pliosaurus

Pliosaurus

Prehistoric Creatures

Pliosaurus

Pliosaurus¬†(meaning ‚Äėmore lizard‚Äô) is a genus¬†of¬†thalassophonean ¬†pliosaurid¬†known from the¬†Kimmeridgian¬†and¬†Tithonian¬†stages (Late¬†Jurassic) of¬†Europe¬†and¬†South America. Their diet would have included¬†fish,¬†cephalopods, and¬†marine reptiles. This genus has contained many species in the past but recent reviews found only six to be valid, while the validity of two additional species awaits a petition to the¬†ICZN.¬† Pliosaurus¬† currently consists of the¬†type species¬†P. brachydeirus, and also¬†P. brachyspondylus,¬†P. carpenteri,¬†P. funkei,¬†P. kevani,¬†P. macromerus,¬†P. rossicus¬†and¬†P. westburyensis, as well as the invalid¬†P. portentificus. Most species of¬†Pliosaurus¬†are notable for their large body size, while the others,¬†P. brachydeirus,¬†P. brachyspondylus¬†and¬†P. portentificus, are known exclusively from immature individuals. Species of this genus are differentiated from other¬†pliosaurids¬†based on seven¬†autapomorphies, including teeth that are¬†triangular¬†in cross section.

Pliosaurus-size-chart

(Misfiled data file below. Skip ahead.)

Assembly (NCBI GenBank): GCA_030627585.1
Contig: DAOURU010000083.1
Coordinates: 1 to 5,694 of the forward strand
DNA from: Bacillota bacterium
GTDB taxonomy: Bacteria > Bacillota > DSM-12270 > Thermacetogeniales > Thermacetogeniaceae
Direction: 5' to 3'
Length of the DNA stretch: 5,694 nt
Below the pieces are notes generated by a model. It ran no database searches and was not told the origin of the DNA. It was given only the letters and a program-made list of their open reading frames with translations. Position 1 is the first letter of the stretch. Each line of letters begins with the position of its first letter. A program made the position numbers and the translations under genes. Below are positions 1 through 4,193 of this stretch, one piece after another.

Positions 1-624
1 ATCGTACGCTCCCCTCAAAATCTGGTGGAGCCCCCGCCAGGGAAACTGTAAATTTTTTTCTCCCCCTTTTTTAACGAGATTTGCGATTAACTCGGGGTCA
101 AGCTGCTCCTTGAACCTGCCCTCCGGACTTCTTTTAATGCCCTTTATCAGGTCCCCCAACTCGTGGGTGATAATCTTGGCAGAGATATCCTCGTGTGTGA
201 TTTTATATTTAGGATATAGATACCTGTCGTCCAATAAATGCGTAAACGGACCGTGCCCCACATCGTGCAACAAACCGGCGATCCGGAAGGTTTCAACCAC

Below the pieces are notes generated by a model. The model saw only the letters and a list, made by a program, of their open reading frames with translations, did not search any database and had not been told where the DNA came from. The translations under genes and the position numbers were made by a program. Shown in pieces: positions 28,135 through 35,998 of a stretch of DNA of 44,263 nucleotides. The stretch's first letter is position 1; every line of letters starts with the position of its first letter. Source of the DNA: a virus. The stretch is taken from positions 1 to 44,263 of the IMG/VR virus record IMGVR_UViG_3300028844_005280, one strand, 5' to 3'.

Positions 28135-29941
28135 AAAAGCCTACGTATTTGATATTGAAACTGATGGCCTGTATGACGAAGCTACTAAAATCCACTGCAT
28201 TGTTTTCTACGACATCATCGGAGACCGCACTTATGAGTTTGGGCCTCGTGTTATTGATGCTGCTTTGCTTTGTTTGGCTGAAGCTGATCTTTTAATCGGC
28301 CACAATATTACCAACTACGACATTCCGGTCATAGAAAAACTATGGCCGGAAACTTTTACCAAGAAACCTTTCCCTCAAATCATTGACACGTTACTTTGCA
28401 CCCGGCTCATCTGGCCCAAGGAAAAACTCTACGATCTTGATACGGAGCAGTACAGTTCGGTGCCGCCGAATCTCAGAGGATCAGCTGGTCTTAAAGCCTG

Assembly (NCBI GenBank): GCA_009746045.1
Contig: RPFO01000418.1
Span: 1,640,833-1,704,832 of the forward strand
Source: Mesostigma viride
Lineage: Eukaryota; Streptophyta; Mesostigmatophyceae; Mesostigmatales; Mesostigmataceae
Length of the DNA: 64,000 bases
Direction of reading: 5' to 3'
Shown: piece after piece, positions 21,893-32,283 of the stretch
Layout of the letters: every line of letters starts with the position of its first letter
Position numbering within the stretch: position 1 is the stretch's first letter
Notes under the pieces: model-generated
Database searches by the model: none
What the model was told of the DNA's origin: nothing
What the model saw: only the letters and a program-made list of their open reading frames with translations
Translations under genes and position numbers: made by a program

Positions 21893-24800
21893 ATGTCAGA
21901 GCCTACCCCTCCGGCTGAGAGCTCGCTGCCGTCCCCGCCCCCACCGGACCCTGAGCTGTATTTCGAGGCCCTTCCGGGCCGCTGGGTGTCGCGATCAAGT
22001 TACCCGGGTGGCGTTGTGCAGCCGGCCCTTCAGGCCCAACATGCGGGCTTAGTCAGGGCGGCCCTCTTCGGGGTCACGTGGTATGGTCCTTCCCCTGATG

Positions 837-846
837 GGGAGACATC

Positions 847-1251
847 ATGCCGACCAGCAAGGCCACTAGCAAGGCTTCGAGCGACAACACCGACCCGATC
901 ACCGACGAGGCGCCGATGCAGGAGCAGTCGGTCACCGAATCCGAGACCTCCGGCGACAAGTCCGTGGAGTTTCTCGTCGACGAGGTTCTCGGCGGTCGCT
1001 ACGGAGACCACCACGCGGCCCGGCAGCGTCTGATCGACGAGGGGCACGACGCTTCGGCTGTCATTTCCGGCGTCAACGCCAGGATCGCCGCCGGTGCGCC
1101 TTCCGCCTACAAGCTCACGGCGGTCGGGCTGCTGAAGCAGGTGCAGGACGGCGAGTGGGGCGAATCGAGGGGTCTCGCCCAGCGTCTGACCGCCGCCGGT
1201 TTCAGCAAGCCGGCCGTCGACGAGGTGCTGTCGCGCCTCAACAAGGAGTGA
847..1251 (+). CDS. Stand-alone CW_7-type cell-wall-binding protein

Scale diagram, presenting three of the largest species

A specimen found in the Svalbard islands of northern Europe has been estimated to have been 15 metres (49 ft) long, 45,000 kilograms (99,000 lb) in weight and had teeth 30 centimetres (12 in) long. It is estimated to have lived approximately 147 million years ago and was named Pliosaurus funkei in Knutsen et al 2012, with estimated skull lengths of 160-200 cm and a forelimb legnth of 300 cm for the holotype (PMO 214.135), and an estimated skull length of 200-250 cm for the referred specimen (PMO 214.136), suggesting that the animal had proportionally bigger flippers than other pliosaurs compared to the skull size and dimensions of the vertebrae. Analysis of bones from the four flippers suggest that the animal cruised using just two fore-flippers, using the back pair for extra speed when pursuing and capturing prey. P. funkei‚Äôs brain was of a similar type and size, proportionally, to that of today‚Äôs great white shark, the team says.

pliosaurus-rossicus

Paleontologists believe that there were several reasons why this animal went extinct. First of all, Mosasaurs came on the scene at about this time and competed heavily with Pliosaurus for its main food source ‚Äď fish. That‚Äôs because Mosasaurs were faster and agiler than Pliosaurus. They were also more vicious animals. This was just enough of an edge for them to out-compete Pliosaurus for fish. Second, water temperatures began to change during this time and this creature may not have been able to adapt quickly enough. Which is probably why this animal went extinct some 145 million years ago.

Source: WildNature.org, wikipedia.org

Also read: Tylosaurus and 10 Scary Prehistoric Animals ‚Äď That Weren‚Äôt Dinosaurs

Spread the love